4. Heat your frying pan over medium to high heat, then add your oil and swirl it around to coat the bottom.
  5. When your oil is heated enough, add your radicchio and sprinkle salt on it while stirring to coat all of the leaves with oil.
  6. Cook, stirring often, so that it does not burn. The radicchios would have begun to tenderize in approximately 8 minutes.
  7. When done, move the radicchio to a serving tray and sprinkle with extra salt, but not too much. It may be served hot or cold. Enjoy!!!

What is The Difference Between Radicchio and Red Cabbage?

Red cabbage and radicchio may seem similar, but the taste is distinct. Radicchio is a leafy member of the chicory family, and although it looks similar to red cabbage, its leaves are thinner and more sensitive, while radicchio leaves are solid and wavy.

Both of these veggies have their uses in the kitchen, but one cannot be substituted for the other.

Red cabbage is best utilized in slow-cooked pork and beef portions, but it also tastes great in raw salads.

Are Radicchio and Endive the Same Thing?

Radicchio is a member of the chicory family, while endive refers to the leafy component of any vegetable in the chicory family.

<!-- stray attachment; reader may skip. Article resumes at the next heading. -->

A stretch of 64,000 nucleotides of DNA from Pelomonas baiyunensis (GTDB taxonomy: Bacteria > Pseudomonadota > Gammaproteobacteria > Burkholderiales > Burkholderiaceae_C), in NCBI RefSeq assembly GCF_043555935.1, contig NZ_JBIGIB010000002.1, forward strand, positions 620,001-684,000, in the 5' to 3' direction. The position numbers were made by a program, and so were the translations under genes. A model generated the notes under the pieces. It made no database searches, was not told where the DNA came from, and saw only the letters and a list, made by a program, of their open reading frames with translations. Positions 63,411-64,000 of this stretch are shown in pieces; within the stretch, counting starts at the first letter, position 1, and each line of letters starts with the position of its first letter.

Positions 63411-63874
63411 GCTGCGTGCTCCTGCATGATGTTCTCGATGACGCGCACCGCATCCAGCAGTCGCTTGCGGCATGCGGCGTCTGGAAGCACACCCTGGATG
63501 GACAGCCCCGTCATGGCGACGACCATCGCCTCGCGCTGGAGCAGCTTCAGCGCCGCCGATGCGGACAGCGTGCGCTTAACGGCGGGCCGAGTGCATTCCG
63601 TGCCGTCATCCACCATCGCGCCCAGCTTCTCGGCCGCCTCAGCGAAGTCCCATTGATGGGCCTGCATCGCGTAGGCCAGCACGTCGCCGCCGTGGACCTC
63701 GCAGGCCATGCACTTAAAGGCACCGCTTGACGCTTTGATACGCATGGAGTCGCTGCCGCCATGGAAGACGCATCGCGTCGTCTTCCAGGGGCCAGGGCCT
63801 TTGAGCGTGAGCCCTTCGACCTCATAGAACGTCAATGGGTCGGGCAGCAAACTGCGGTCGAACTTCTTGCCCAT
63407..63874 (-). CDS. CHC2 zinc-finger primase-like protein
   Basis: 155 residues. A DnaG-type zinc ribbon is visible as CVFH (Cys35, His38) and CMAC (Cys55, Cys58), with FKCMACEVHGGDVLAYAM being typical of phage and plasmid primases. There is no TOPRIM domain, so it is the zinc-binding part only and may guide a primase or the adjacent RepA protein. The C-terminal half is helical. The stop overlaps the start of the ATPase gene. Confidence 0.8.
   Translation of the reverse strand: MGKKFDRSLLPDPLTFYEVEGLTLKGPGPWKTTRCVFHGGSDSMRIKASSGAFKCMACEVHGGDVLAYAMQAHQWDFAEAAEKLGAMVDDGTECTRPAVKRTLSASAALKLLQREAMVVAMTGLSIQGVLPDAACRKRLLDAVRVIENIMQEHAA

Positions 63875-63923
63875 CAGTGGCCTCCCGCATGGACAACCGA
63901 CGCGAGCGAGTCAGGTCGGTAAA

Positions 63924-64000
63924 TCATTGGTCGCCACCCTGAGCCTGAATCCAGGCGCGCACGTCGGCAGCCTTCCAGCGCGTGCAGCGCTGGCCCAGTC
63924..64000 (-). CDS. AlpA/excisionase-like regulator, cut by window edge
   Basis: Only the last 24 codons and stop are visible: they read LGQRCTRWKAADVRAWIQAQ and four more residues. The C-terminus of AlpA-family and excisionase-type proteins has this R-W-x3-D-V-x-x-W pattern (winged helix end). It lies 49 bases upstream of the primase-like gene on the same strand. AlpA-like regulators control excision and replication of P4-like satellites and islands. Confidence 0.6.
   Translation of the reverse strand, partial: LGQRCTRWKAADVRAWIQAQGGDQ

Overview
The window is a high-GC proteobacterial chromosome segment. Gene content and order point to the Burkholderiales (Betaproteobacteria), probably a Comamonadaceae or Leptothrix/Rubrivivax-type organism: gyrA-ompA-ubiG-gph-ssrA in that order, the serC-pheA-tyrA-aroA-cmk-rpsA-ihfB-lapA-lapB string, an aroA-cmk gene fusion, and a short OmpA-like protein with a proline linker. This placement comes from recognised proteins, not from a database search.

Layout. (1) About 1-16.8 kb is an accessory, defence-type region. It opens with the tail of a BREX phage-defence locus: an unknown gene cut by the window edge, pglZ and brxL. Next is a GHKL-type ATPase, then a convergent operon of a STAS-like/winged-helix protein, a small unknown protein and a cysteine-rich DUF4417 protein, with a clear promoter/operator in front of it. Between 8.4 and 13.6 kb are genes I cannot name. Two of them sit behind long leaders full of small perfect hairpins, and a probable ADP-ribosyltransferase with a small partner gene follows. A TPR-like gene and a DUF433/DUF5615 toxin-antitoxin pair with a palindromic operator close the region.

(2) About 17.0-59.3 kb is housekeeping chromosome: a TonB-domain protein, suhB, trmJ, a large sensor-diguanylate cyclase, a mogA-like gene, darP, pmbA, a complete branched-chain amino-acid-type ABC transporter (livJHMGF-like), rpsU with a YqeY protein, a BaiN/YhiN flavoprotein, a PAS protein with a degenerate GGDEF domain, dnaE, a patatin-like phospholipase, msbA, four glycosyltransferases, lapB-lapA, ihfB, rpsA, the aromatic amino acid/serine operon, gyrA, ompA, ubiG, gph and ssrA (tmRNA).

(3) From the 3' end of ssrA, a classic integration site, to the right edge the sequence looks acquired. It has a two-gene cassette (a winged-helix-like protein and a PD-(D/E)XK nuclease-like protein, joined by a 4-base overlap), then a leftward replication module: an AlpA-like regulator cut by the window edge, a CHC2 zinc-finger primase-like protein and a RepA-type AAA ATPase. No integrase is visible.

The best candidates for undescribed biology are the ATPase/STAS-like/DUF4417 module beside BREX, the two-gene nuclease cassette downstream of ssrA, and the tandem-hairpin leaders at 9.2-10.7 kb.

As a result, referring to radicchio as endive is incorrect. Endives are classified into three types: Belgian, curly, and broad-leafed.

1. Belgian endive

This endive is often known as a compact, cylindrical head of lettuce with light yellow leaves and curled edges.

It is somewhat bitter and grows under the soil as black mushrooms to keep it light and delicate in taste. As a side dish, it may be used in salads, roasted, or braised.

2. Curly endive

It has a thick crown of curly green leaves and is sometimes called frisee or plain chicory. It is somewhat bitter and has a more powerful taste than other vegetables with darker green hues.

It may also be used to add texture and taste to salads.

In the United Kingdom, it is just referred to as endive, which might cause some confusion, therefore be precise with the nomenclature when looking for a specific variety of endive.

3. Broad leaf endive

It is related to the curly endive and is sometimes referred to as escarole.

It is less bitter than the other two and may be used in salads as well as chopped in soups and cooked foods.


Can you replace radicchio with red cabbage?